My trading has greatly improved. I believe this is because my attitude towards trading and life has become very positive. Keeping my mind and spirit clear is proving to be incredibly important. Thank you for your ongoing help, your knowledge is astounding.

Good Work! Stick with it, don't quit it.



Once a Day to Keep Mind and Spirit Clear


Tue, 25 Mar 2003


Number of Markets to Trade

see: FAQ 24 March 03

Dear Ed,

My daily fix is absorbing the wisdom from FAQ, first thing in the morning. Thanks.

Since I trade only equities, (as access to global instruments is not yet available in India) I find that keeping a short position in a bull market (as well as the converse, longs in a bear market) as a hedge strategy, is not a great approach. There is always an overhanging effect of the major trend, and to keep probabilities in my favor, I find that trading only primary moves in the direction of the major trend, a better strategy.

Would appreciate your comments/views.

When you're up to bat, it doesn't pay to hedge your swing. Bunting is a good  sacrificial move. True for stocks & true for Bonds.




Barry Bonds

Tue, 25 Mar 2003


Poor Resource, Pointless, Missed Out

Please finish your book soon. If we trend following students have to rely on XXX for much longer, we are in big trouble. I've seen 8th grade biology reports that are better put together than the XXX manual.

My question is the following. I use Jesse Livermore's technique of pivot points to generate my entry and exit signals. Since this is an art and can't be quantified, I'm assuming that back testing even to get a feel for money management and heat, will be a pointless if not impossible endeavor.

Second question: I am taking your advice on examining charts of the past big trends. As I am only 30, I completely missed out on the classic bull/bear trends from 1970 - 1990. If you could make a list what they were maybe others would find it helpful as well.

Tone and attitude tends to come true in the markets and elsewhere.  If you like to complain, the markets can sure give you lots to complain about.  How about shift your focus from negative, impossible and complaining to helping xxx come up with a better way.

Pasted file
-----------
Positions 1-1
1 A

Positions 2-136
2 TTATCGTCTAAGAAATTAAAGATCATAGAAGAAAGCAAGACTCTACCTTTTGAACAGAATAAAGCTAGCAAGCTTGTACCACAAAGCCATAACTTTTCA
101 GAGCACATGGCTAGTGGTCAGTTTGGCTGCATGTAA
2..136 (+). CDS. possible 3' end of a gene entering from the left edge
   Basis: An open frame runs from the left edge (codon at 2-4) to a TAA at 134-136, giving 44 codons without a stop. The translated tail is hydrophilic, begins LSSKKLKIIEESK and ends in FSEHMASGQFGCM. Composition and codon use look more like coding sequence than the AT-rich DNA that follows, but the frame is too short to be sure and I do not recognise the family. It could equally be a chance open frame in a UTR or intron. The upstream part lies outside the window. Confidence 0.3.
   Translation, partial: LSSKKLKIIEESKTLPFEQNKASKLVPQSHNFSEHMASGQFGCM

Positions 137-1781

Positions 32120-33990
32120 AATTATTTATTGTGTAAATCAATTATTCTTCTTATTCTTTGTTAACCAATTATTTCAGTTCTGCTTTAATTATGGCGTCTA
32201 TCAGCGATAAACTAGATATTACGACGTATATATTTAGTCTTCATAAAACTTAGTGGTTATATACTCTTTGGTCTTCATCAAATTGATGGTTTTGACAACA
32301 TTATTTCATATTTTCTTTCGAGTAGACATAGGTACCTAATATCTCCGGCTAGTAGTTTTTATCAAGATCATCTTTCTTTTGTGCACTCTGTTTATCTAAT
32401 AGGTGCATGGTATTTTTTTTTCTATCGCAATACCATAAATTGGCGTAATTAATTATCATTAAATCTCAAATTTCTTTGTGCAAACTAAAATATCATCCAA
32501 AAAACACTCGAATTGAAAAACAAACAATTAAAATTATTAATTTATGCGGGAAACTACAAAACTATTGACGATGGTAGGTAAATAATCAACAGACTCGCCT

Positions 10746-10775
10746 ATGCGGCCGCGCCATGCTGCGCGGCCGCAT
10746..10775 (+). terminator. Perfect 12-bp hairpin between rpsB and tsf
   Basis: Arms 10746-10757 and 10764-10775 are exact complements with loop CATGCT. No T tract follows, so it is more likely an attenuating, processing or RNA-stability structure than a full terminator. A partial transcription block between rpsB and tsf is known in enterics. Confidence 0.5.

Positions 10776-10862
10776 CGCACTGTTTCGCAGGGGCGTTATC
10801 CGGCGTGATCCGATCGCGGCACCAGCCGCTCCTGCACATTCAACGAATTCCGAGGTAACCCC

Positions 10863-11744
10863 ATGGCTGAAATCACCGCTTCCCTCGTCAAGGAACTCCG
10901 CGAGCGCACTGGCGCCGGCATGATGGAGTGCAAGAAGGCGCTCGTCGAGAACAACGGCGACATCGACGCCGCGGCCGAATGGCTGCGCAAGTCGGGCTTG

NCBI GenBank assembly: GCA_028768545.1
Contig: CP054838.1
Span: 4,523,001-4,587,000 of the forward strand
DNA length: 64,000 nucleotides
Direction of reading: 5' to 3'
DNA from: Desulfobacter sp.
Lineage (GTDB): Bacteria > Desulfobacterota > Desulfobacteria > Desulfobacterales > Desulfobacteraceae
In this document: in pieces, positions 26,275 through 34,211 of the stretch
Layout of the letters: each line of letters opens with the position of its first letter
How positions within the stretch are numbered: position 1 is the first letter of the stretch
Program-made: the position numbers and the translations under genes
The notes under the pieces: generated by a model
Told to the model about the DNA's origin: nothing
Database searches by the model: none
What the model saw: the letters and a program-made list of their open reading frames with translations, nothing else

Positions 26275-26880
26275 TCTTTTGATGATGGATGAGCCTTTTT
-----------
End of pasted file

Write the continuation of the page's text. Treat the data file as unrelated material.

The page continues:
Find a Better Way to Do Things


Tue, 25 Mar 2003


Mentors from Trading Tribe

I, like many others on this site, truly appreciate the opportunity to share ideas not only with you but with other traders trying to grow both personally and professionally. I feel like I've known you for quite a while. Like many others on this site, I've read and re-read many articles and stories that you've participated in. Also, there are two people that have been mentors of mine that were part of the Trading Tribe. Thanks again for providing this site and your insights on trading and life.



Pass the Beat


Tue, 25 Mar 2003


Conversational Material

1. I have to mention honestly that your FAQ section is the most inspiring material I have ever read on trading since my interest has started on this subject.

After your advice about using always active sentences instead of passives most of the issues that I have considered to solve for some time have appeared more clearer.

You are 100% right that everybody has the power inside to solve every problem that he faces, but taking the responsibility is the most irritating situation for most of the people. To blame somebody is the easiest path and you feel yourself relaxed by not assuming any responsibility.

2. Is there any possibility to put a sample conversation material of your trading tribe meetings for the people who do not have chance to participate your tribe for now.

Trading Tribe members develop a high level of camaraderie and trust as they get to know each other.  The specifics are confidential, and no one keeps records.



Victoria's Secret

Isn't Really Very Much of a Secret


Mon, 24 Mar 2003


Fishing in Hawaii

Just a couple of shots of a little fishing luck on our recent trip to Hawaii.


The price of the fish is what you didn't do in the markets while you were on vacation.  It's important to take time off to keep the mind clear and the judgment trustworthy. Sometimes the winning move is not to play. 

Joshua, the computer, concludes nuclear war is a strange game, and the only way to win is not to play.

Mon, 24 Mar 2003


Number of Markets to Trade

Your insights and your success story have given me hope in a very difficult environment. My question is if you are only trading equities, how many equities at a maximum would you follow for trading signals. Also since equities are positively correlated, would you always keep a hedged position (long and short) to counteract this to some degree. Thank you again for being a great source of inspiration.

You can break your question in two.


How many instruments you track

How many of those you trade at one time.


As you trade more things at a time, your performance emulates an index fund.  The best hedge is to trim your position.



For Hedging and Trimming


Sun, 23 Mar 2003



Why do you suppose surprises almost always happen in the direction of the trend?

A surprise is an event that catches someone unaware. If you are already on the trend, the surprises seem to happen to the other guys.



Surprise !